Two ways to stop online casinos in Canada from hurting the economy.
This morning, I came across another ‘opinion‘ article complaining about the economic disaster that offshore online gambling websites create. The fundamentals of argument are always the same, yet the proposed solutions never go far enough to fix the situation.
In this case, the Atlantic Lottery Corporation is urging local provinces to allow the ALC to offer online casino games. It’s a solid argument. I agree with it. However, just launching new iGaming venues won’t stop residents from gambling at offshore sites. Some will, but most won’t, as has been in the case in all other provinces where extensive iGaming is already available.
How Offshore Gambling Hurts the Economy
When Canadians choose to gamble with an international online casino or sportsbook, it funnels that money overseas. Gambling with homeland operators ensures the money goes back into the economy. Each provincial government utilizes gambling revenue to fund important things like hospitals, education and community enhancement projects.
Yes, it is better – from a bureaucratic and civic standpoint – to keep cash cycling through our own economy. But when the services provided by offshore companies are far superior to those offered at home, the economic value is overshadowed.
It’s like paying twice as much money for an item manufactured in Canada, as opposed to buying the same item made overseas for half the price. Some will see it as their civic duty and pay the extra cash, but most will take the better deal.
Ways to Stop Offshore Online Casinos in Canada from Hurting the Economy
The way I see it, there’s two ways to fix the problem. Prohibition of international gambling sites is not one of them. That doesn’t work. Other governments have tried it before. Overseas operators will always find a way in, and players will continue to utilize them for their myriad benefits. Instead, we need to fix the problem right here at home.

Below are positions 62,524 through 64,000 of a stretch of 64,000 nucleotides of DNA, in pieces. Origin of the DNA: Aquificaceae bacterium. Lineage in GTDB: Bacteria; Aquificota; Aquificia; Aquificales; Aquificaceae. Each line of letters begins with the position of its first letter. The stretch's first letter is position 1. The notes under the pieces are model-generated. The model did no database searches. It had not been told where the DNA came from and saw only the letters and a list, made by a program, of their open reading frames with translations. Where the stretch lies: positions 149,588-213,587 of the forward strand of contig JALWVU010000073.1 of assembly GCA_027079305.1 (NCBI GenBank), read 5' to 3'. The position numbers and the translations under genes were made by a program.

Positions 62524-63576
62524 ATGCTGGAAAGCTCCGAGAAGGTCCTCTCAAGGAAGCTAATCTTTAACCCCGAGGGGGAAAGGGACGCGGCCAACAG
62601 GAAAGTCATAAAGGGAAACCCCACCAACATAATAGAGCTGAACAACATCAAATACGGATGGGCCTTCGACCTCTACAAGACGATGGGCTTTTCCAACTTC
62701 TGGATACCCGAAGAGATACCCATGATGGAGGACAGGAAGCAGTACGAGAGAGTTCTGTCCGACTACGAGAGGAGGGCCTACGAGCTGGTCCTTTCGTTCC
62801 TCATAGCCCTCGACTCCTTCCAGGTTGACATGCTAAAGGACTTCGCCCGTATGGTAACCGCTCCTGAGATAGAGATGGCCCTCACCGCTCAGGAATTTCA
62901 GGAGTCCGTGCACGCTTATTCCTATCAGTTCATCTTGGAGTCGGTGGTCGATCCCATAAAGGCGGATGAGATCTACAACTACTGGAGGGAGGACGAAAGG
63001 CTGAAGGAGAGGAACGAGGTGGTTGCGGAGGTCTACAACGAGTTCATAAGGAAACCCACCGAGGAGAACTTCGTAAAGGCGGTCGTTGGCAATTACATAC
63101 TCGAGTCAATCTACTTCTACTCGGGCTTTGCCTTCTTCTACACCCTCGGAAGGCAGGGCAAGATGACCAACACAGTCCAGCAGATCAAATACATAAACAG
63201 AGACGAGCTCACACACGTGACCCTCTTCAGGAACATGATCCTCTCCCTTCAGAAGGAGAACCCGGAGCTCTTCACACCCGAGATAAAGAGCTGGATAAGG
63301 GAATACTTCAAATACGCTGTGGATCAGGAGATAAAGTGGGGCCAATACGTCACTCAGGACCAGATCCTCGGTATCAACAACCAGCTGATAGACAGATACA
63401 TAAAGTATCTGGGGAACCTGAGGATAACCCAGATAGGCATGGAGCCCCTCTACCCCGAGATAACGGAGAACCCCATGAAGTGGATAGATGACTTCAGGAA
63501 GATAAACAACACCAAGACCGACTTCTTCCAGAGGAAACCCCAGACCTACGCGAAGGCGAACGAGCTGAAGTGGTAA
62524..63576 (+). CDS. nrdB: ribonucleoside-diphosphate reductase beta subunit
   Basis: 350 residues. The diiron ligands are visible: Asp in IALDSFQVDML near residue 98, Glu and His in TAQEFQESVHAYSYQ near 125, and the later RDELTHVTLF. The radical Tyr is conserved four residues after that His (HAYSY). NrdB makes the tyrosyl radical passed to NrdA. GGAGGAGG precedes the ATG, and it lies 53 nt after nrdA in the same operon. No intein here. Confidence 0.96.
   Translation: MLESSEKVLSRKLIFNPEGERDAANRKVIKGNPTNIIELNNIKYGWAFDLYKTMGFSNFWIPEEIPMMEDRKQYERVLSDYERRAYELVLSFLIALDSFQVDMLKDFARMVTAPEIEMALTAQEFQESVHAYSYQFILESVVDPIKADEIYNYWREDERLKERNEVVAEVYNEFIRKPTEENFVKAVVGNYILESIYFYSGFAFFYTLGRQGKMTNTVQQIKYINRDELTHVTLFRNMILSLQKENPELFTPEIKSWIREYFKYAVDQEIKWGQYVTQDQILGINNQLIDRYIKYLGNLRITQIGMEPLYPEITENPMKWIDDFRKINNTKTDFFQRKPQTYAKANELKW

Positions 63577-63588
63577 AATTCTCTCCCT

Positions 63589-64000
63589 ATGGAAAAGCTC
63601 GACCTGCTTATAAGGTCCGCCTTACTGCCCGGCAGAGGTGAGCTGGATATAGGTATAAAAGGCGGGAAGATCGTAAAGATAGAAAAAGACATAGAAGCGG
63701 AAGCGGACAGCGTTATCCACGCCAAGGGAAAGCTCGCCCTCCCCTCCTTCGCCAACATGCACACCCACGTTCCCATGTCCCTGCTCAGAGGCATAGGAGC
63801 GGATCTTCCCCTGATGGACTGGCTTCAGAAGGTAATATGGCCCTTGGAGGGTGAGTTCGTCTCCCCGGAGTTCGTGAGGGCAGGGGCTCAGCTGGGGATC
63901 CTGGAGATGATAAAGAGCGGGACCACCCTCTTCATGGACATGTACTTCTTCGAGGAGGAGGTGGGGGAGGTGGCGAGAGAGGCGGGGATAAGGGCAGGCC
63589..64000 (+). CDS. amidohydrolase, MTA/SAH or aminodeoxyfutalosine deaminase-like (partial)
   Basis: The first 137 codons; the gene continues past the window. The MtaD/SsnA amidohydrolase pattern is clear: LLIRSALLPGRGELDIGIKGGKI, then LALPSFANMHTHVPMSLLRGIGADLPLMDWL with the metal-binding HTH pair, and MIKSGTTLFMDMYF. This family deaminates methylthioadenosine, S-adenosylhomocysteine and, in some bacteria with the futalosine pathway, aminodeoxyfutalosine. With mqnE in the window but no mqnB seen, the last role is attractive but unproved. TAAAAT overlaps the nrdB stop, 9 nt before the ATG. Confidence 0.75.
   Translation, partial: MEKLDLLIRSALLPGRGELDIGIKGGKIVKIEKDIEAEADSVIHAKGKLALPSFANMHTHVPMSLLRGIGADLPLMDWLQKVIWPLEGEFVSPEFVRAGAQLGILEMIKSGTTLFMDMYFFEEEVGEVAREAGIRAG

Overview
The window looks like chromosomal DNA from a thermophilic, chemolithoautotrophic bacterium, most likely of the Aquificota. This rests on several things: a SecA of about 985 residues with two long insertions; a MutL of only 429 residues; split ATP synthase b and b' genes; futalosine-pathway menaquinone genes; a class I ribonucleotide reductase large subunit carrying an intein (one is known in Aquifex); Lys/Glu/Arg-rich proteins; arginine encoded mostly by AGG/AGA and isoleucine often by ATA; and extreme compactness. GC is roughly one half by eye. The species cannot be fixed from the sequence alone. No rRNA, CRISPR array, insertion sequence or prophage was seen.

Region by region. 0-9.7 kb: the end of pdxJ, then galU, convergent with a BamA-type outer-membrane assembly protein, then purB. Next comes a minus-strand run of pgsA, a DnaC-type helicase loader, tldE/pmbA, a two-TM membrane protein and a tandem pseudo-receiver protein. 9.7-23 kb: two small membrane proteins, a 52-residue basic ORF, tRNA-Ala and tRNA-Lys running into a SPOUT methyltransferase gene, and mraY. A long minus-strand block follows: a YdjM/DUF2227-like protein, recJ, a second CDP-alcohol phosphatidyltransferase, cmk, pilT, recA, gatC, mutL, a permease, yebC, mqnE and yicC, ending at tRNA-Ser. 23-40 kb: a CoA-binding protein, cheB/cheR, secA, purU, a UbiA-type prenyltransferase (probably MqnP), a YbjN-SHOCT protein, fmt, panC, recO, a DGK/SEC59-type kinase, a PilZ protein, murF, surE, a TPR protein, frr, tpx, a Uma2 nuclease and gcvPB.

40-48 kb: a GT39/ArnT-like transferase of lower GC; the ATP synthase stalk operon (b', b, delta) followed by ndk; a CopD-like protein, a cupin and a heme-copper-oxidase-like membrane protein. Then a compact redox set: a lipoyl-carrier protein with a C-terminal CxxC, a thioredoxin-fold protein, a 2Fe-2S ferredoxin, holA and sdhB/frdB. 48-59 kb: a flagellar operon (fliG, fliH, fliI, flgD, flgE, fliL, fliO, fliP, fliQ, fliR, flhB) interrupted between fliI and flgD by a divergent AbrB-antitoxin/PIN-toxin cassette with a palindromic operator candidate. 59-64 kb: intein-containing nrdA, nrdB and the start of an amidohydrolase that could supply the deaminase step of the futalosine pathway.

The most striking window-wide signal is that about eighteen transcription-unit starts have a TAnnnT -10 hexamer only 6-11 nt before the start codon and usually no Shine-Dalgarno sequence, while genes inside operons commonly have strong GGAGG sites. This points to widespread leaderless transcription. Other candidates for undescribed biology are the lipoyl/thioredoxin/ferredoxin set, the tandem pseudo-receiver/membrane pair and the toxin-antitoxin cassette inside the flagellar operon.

1. Change Regulations so Canada Online Casinos and Sports Betting Mimic Offshore Sites
One way would be to enhance the provincial gambling regulations so that home-grown websites can offer the same benefits as international websites. In Canada, promotions are disallowed. Players cannot claim a bonus when they sign up an account. They can’t earn free spins on the slots for making a deposit. There’s no incentive to start or continue playing, as there is in the offshore realm.
To change this, a constitutional amendment would be required. Therein lies the biggest problem. The federal government would have to institute legislation giving provinces the right to offer incentives to gamble.
As for sports betting, there’s no eloquent way to say this. Canadian sports betting sucks. We’re forced to bet on parlays with long odds. Overseas, sportsbooks offer straight up bets that players have a much higher chance of winning. Change the legal rules so we can wager like the rest of the world, and people will be much more inclined to bet at home.
2. Open our Virtual Doors and Offer Licences to International Gambling Operators
As the old saying goes, if you can’t beat them, join them. In this case, let them join us. This is the same approach taken by the UK in 2014, and it’s worked wonders for them.
Instead of trying to compete with offshore operators, let’s offer them the opportunity to apply for a licence to operate right here in Canada. There’s a lot of money in it for government coffers. The licence fees and tax revenue would be tremendous.
Any operator that accepts Canadians without a licence would become illegal, enacting the prohibition that many provincial governments so strongly desire. So far, local governments have done everything in their power to eliminate competition, rather than accepting it. We see how well that’s been working.
Welcome these operators into the fold. Make them comply with our regulatory guidelines. Give the people a choice, and they’ll respond affably. Stifle them, and they’ll continue choosing to play with overseas online casinos in Canada, as the majority have been doing for the last two decades.